Joni Sternbach was born in the Bronx, New York. She graduated from New York University/International Center of Photography (ICP) with an M.F.A. in Photography in 1987. She was part of the adjunct faculty at NYU for over 20 years, and is currently a faculty member at ICP teaching wet plate collodion, a process that dates back to the 1850s.
Sternbach became known through her inclusion in the Museum of Modern Art’s landmark exhibition Pleasures and Terrors of Domestic Comfort in 1991. In the years that followed, her focus shifted to landscape subjects. Sternbach uses the labor intensive technique of the wet-plate collodion process to explore the connection between the landscape and its inhabitants. The very nature of collodion is spontaneous and unpredictable. It is precisely the raw quality of the process that suits the subject matter, giving it a distinctive appearance and echoing important traditions of nineteenth-century anthropological photography.
08.07.04 #1 Abbey
SurfLand is an ongoing project of contemporary portraits of surfers created using the historic wet-plate collodion process. The photographs are a unique blending of subject matter and photographic technique. Part craft and part theatre, the instantaneous wet-plate collodion process allows Sternbach to create one-of-a-kind tintypes that are imbued with a feeling of ambiguity, timelessness and mystery.
08.08.04 #6 Ed
Sternbach shared this about her process: “I recently read Rebecca Solnit’s book entitled A Field Guide To Getting Lost. In her book, Solnit states, “That thing, the nature of which is totally unknown to you is what you need to find, and finding it is a matter of getting lost.” I loved the differences between the idea of being lost and getting lost. My own work relies on a similar premise, of losing oneself to the moment, to chance and spontaneity. My picture taking exists in a place where time is slowed down. My methods are deliberate, antiquated, out of date. I don’t compete with the speed of the digital world. In return, it affords me time; time to engage and interact with my subject and the world in a surprising way. Placing myself in unknown situations and different environments has been a cornerstone of my photographic practice for the last ten years. Often I am smack dab in the public eye, meeting a variety of people. One by one, I slowly begin to take their picture. When I ask people to pose, I typically make only one photograph. They often watch me process the picture on location in my portable darkbox and we all share in the magic moment as it emerges from the fixer, a rabbit out of the sorcerers hat.”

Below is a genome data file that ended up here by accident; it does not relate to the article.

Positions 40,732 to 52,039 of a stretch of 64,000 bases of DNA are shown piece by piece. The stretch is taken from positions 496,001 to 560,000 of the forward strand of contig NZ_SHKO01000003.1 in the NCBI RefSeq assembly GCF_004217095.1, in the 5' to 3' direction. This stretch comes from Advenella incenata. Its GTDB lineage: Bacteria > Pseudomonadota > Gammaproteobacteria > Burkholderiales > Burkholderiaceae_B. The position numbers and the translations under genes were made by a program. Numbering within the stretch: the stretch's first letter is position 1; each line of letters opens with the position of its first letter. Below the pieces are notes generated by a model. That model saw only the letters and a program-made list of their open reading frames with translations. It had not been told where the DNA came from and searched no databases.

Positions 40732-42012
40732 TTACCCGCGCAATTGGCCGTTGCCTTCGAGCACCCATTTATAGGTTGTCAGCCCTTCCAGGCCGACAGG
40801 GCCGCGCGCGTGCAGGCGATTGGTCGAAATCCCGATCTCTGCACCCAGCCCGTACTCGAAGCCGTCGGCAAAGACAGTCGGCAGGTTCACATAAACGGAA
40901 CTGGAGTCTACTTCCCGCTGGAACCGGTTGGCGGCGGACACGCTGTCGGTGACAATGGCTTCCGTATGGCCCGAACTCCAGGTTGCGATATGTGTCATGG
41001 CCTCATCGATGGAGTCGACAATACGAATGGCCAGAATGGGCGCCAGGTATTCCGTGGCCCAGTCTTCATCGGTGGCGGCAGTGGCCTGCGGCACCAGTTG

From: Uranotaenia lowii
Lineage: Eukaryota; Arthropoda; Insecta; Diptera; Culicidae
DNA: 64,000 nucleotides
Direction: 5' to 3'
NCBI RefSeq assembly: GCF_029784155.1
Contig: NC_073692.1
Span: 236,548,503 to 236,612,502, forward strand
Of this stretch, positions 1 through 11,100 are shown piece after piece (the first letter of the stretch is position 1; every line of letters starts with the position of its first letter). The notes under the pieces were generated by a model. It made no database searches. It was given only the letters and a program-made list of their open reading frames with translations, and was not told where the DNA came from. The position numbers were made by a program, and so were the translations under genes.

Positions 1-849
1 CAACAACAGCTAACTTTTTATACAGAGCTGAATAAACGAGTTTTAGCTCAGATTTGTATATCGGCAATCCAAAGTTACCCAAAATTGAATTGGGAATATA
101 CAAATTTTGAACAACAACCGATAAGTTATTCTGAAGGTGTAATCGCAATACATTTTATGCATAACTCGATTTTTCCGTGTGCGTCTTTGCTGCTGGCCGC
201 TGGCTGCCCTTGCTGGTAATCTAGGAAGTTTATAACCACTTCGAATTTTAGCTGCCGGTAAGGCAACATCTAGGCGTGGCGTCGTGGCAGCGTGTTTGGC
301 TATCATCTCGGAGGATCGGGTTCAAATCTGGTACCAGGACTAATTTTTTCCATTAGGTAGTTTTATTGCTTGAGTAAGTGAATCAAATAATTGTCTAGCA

08.08.13 #8 Surfer Gals
Sternbach’s work is exhibited both nationally and internationally and held in many prominent private and public collections, including the Smithsonian National Museum of American History (Washington, D.C.), Bibliotheque Nationale (Paris, France), Museum of Fine Arts (Houston, TX) and the International Center of Photography (New York, NY).
Her SurfLand portfolio has been featured in publications around the world. Signed copies of the limited edition presentation of her monograph SurfLand are available in our bookstore.
07.08.29 #5 Matty and Ingrid
The Process: Sternbach uses the historic and instantaneous wet-plate collodion process (which dates back to the 1850s) to create one-of-a-kind tintype photographic plates. The 8×10″ aluminum plate is hand-coated and sensitized in a bath of silver nitrate just before being loaded in the artist’s 19th-century-style, wooden view camera. Sternbach uses a variety of antique brass and modern lenses. The entire process is done on location, with a portable darkroom. The tonal variations in the finished images reflect their hand-made character; the corners rubbed where they were held in the camera. The original, finished plates are later scanned to create these archival pigment print photographs.
10.02.08 #5 Hannah
Print Information: All images are produced under the artist’s supervision as archival pigment print photographs, and are available in two different print sizes/editions, as follows: 8×10″ image printed on 8.5×11″ paper (in a limited editon of fifteen prints), and 18.5×23″ image printed on 20×24″ paper (in a limited edition of eight prints, plus two Artist Proofs). Prints are signed, titled, dated and editioned by the artist in pencil au verso. Print prices are set by the artist and start at $550.00 (8.5×11″ prints) and $1,900.00 (20×24″ prints). Print prices increase as the edition sells out and are subject to change without prior notice.
Please inquire if you have other favorite images by this artist, as we can offer her entire portfolio of work for sale. Please contact us for complete information.